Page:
Chinese attorney leads IP team while earning LL.M.

Yong (Christopher) Zhang is a senior partner at Dentons Law Offices, based in Shenzhen, China, where he leads an intellectual property team of more than 10 lawyers.

Take a look at his resume, and it’s impressive, as during his 13 years practicing he’s worked on many influential intellectual property cases for many large companies, and he’s picked up more than a handful of awards. 

When his previous law firm, Dacheng, combined with the new international firm, Dentons, in 2015, he had even more opportunity to deal with international affairs.

That’s among the reasons he was interested in earning an LL.M. in the United States.

“As the Chinese economy grow up quickly, more and more Chinese companies have business and invest in global world,” Zhang said. “As the outer legal consultant, so I need to improve my law knowledge and language capacity in order to better effectively serve the companies and secure them business safety.”

He hopes that his service stands out with his foreign language and law knowledge.

Chicago-Kent College of Law is well known in China, he said, and it has cooperated with many bar associations there for years. Plus, he’s seen many alumni earn achievements in their fields.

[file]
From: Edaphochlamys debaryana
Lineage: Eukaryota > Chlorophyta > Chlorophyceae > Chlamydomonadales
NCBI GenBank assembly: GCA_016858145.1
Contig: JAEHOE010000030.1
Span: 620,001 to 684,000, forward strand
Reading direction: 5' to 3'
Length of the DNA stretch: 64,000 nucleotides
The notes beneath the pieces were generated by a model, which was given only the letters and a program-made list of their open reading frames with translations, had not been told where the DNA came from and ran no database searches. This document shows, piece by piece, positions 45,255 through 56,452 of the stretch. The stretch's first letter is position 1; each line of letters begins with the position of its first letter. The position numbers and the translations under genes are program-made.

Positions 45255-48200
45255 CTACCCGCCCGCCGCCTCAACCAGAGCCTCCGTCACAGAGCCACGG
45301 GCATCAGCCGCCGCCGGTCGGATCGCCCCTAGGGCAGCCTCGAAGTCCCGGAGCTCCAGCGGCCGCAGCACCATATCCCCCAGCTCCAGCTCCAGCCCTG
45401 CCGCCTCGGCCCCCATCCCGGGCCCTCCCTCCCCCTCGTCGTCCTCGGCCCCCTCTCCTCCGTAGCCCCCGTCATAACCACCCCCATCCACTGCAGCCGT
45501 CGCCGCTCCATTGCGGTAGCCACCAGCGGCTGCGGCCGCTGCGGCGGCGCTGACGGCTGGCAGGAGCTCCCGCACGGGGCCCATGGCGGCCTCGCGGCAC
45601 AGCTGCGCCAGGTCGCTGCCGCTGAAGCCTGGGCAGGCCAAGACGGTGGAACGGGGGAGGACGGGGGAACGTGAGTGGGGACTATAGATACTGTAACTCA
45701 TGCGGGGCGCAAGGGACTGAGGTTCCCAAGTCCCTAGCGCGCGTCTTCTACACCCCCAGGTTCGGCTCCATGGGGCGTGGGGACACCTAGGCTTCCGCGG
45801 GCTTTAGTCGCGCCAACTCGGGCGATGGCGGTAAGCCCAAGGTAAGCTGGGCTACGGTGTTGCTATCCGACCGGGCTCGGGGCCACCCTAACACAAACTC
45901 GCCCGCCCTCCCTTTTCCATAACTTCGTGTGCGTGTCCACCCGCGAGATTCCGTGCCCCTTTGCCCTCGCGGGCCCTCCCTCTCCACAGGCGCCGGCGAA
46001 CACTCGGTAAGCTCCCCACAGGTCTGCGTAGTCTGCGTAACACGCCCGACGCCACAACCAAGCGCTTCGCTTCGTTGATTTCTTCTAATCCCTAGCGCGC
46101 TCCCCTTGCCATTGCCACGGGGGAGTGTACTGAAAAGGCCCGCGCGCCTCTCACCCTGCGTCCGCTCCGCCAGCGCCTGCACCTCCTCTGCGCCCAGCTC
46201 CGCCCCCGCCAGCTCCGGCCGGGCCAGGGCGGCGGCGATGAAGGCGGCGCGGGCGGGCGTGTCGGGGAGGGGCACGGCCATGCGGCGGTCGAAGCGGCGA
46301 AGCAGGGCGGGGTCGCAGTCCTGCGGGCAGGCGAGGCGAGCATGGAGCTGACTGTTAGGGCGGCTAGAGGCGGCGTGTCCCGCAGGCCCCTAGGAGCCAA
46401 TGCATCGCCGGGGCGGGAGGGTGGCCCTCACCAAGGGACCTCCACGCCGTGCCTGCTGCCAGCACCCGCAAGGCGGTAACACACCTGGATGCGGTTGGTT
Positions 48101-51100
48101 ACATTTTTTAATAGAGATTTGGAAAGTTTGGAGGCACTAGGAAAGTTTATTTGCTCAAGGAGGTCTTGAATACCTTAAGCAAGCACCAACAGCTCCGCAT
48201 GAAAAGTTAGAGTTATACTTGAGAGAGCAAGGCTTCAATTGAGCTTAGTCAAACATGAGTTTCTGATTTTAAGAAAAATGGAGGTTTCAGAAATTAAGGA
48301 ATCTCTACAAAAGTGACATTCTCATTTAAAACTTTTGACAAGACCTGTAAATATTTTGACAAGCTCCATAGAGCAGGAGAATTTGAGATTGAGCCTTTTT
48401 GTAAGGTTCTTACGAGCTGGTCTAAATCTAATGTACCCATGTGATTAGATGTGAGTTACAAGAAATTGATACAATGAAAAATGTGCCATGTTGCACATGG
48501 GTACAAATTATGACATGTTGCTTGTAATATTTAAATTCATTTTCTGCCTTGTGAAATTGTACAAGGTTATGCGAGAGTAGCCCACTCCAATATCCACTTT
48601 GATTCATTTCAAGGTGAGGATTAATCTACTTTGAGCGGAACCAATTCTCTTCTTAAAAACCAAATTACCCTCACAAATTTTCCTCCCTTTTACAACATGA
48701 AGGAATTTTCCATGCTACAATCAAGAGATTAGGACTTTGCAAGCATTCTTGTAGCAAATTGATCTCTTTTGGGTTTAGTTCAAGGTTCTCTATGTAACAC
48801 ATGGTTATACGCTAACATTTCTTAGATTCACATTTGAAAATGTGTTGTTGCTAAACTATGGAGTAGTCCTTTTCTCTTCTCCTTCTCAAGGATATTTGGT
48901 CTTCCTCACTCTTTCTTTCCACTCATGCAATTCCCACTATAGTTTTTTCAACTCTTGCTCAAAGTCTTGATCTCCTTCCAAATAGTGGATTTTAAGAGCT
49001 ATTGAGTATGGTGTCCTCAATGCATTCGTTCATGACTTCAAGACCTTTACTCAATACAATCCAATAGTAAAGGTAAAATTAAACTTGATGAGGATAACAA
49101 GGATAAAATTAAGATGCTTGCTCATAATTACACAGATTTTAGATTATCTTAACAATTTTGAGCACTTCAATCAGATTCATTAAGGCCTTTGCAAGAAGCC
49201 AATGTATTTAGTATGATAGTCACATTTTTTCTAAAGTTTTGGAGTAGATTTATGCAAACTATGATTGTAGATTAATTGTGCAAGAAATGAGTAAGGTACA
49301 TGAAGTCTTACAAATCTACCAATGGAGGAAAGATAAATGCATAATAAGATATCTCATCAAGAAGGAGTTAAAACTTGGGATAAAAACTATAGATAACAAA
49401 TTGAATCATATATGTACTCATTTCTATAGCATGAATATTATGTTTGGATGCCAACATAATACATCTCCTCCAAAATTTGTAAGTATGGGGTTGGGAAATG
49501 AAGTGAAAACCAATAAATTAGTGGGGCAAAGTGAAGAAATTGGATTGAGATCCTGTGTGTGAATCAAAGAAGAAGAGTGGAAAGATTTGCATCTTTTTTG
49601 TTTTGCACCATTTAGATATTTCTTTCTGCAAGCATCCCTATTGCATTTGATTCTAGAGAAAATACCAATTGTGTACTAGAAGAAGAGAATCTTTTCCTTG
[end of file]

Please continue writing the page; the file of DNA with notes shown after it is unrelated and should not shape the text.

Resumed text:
“I visited Chicago-Kent in 2015 and deeply loved the law school,” Zhang said. “The nice professional professors and staffs, beautiful library, comfortable school environment and atmosphere — all these impressed me deeply, so I decided to choose the law school.”

Zhang has noticed that in the U.S., legal education emphasizes practice through legal writing and case briefs, rather than theory research. He also likes the Socratic method of teaching.

Additionally, he likes the opportunity to be surrounded by classmates from around the world.

“Before we understood the foreign country mainly through news media,” he said. “Now we can look, communicate and experience, it is more real. Better to understand each other, make more friendship and cooperation, and then help economy growth and world peace. 

His biggest challenge at school is the language barrier — and the fact that he’s still leading an IP team based in China while in school.

Of course, he has noticed some positive aspects to life in the States.

“I like that American spend a lot of time enjoy[ing] life after work,” he said. “Chinese work hard to make money all the day without personal life.”

Upon completing the program in May, Zhang’s career goals include introducing U.S. law technology to Chinese law firms to improve the work efficiency, law firm management and data safety. He also wants to help Chinese companies to do business outside China and help foreign companies work in China while conforming both to local law.

 

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